What parents do

I mentioned M. once before — it was her birthday and I forgot to check the calendar, and missed it.  And she is so non-verbal most of the time that she never mentioned it. 

M. is one of my special ed children, with developmental delays, speech difficulties, and possibly some sensory stuff going on.  Lately she seems to be worse than ever.  The special ed teacher, sp. ed. assistant teacher, and my assistant teacher and I have all noticed that she seems to be going backward.  This is unusual — I take pride in the fact that my special ed children thrive in my classroom and make huge strides.  Two of my students this year are moving into regular ed for kindergarten next year.  But somehow with M. we are not making progress.  Today we were doing insect math and she was unable to recognize the numbers 1, 2, and 3.  She could count to five, but if she counted to three and I asked, “what comes next?” she had no idea.

One problem is that maybe her needs are so great that my classroom is just too overstimulating for her.  My classroom might not be the right place for her at all.  Next year for K she’ll be in a small classroom with all developmentally-delayed children, and it should be perfect for her. 

The title of this post, though, is “what parents do,” and I wonder just what M.’s parents are doing for her.  Her parents are very young, and both M. and her baby brother were very premature.  Ali has been to the apartment and says that there have been many police calls there in the past year for drug dealing and other problems.  M.’s mom hasn’t come to any of her IEP meetings or her transition meeting, and she still hasn’t even registered her for kindergarten.  Usually when we call her the phone is disconnected, and when we send out the social worker, nobody answers the bell.

How would M.’s life be different if her parents were different?  If her mom had been able to carry her full-term?  If her parents talked to her more?  If they gave in to her less?  (M. cries a lot as her main method of problem-solving.  We are guessing that it gets her what she wants when she’s at home.)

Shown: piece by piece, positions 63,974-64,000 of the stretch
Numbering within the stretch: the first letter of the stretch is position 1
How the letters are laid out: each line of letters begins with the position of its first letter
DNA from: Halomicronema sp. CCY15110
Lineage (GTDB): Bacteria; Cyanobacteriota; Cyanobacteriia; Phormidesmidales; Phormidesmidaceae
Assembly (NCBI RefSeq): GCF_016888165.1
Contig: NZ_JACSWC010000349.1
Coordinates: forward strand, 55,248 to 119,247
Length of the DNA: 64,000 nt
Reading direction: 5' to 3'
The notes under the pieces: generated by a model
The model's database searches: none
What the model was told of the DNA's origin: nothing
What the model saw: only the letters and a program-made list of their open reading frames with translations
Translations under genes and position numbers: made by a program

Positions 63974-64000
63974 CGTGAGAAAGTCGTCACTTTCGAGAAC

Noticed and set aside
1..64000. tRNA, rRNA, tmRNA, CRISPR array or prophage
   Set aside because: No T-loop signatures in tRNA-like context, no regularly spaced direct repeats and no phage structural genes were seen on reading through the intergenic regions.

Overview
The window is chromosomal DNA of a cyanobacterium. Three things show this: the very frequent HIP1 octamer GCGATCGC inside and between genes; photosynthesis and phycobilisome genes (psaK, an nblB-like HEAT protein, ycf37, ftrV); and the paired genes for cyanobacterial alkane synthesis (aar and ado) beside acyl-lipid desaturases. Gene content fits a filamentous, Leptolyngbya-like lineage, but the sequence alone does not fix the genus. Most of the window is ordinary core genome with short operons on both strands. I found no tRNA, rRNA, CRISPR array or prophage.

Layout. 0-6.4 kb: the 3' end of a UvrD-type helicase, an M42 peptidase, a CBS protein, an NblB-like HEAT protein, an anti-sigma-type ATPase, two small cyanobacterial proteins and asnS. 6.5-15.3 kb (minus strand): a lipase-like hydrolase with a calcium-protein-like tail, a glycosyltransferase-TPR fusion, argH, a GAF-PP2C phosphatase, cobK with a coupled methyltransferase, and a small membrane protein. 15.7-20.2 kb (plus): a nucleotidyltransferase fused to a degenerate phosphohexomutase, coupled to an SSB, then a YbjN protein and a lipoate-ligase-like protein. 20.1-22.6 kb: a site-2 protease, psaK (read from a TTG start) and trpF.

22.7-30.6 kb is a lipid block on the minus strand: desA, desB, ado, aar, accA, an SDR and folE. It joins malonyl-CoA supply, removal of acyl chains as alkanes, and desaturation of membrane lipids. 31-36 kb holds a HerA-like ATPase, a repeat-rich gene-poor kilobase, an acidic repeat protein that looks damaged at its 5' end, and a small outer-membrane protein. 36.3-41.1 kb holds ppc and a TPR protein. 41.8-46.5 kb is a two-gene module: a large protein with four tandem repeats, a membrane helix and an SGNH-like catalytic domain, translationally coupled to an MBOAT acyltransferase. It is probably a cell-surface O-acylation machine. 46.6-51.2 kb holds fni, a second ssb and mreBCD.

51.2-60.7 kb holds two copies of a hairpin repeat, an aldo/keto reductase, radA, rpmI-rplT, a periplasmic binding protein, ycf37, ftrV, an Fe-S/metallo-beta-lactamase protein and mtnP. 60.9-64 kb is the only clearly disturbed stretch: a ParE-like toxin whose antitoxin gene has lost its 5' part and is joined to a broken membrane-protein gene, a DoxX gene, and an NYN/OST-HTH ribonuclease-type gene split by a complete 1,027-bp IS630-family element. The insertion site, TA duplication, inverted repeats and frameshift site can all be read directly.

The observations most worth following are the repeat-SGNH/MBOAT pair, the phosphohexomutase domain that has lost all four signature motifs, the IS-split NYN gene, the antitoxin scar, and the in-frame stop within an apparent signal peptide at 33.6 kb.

Then I look at Miss L., who is perhaps our biggest challenge this year.  Miss. L.’s parents are older, college-educated professionals with financial stability.  They have an incredibly hard road to go down with their youngest, for whom every day is a struggle.  I cannot imagine what she’d be like if she had parents without resources, without parenting skills.

And I wonder what M. would be like if she DID.

3 thoughts on “What parents do

  1. Parents do make such a big difference. It is so sad when children don’t get the support and encouragement that they need in order to thrive and develop.

  2. Parents are a big part of a child’s education. Sometimes as a teacher those “what ifs” are very sad. Just remember without you, she would not have made some of the strides she did, no matter how small they might seem.

  3. I think being a parent with a special needs child would be extremely challenging. As a special educator, I have dealt with both the non-involved parents and the over-involved parents. When I taught in inner city Chicago I had many parents who were similar to M’s parents. Some were very young and several had dropped out of school themselves. The majority of them were single moms. I feel that the parents who were not involved may have felt intimidated by the school setting. Many of them had negative experiences as students growing up. Many of them couldn’t read past an elementary grade level. So, they coped by not being involved at all. There were parents I had never even met until the end of the school year.

    However, I did have success with some of those hard to reach parents. I found that when I called parents with positive information about their children, before I had to call them for a negative incident, they responded more often. I also learned that if I contacted them at the beginning of the year with positive comments about their child, I would get more support from them when a difficult situation came up with their student. Also, whenever a parent came up to the school to pick up his/her child I would make it a point to say “hello” and ask how they were doing and how the family was doing. These small connections that I made with my families made a huge difference. My first year I taught in that environment, I only had about three or four parents come to the parent/teacher conferences. My last year there (3rd year) I believe all but two of my parents showed up. I know there are some parents that you will never be able to reach. I guess all we can do is keep trying and hope they will come around.

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